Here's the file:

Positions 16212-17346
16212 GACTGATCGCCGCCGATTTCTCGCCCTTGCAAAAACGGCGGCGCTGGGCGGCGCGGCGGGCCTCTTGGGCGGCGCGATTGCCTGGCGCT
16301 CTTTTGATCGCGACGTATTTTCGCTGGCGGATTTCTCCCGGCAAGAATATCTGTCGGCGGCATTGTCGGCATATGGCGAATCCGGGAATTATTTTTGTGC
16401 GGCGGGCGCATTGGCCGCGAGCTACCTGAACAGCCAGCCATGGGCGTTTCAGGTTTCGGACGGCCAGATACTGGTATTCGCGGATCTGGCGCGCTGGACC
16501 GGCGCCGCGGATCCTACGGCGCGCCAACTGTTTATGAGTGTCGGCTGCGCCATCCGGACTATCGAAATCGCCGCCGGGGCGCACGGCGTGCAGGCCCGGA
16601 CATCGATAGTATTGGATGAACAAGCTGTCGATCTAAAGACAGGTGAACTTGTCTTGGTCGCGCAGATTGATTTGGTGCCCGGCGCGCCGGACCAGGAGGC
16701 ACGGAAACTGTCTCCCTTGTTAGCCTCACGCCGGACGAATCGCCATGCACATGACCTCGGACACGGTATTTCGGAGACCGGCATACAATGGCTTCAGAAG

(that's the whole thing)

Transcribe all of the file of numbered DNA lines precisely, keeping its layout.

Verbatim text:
Positions 16212-17346
16212 GACTGATCGCCGCCGATTTCTCGCCCTTGCAAAAACGGCGGCGCTGGGCGGCGCGGCGGGCCTCTTGGGCGGCGCGATTGCCTGGCGCT
16301 CTTTTGATCGCGACGTATTTTCGCTGGCGGATTTCTCCCGGCAAGAATATCTGTCGGCGGCATTGTCGGCATATGGCGAATCCGGGAATTATTTTTGTGC
16401 GGCGGGCGCATTGGCCGCGAGCTACCTGAACAGCCAGCCATGGGCGTTTCAGGTTTCGGACGGCCAGATACTGGTATTCGCGGATCTGGCGCGCTGGACC
16501 GGCGCCGCGGATCCTACGGCGCGCCAACTGTTTATGAGTGTCGGCTGCGCCATCCGGACTATCGAAATCGCCGCCGGGGCGCACGGCGTGCAGGCCCGGA
16601 CATCGATAGTATTGGATGAACAAGCTGTCGATCTAAAGACAGGTGAACTTGTCTTGGTCGCGCAGATTGATTTGGTGCCCGGCGCGCCGGACCAGGAGGC
16701 ACGGAAACTGTCTCCCTTGTTAGCCTCACGCCGGACGAATCGCCATGCACATGACCTCGGACACGGTATTTCGGAGACCGGCATACAATGGCTTCAGAAG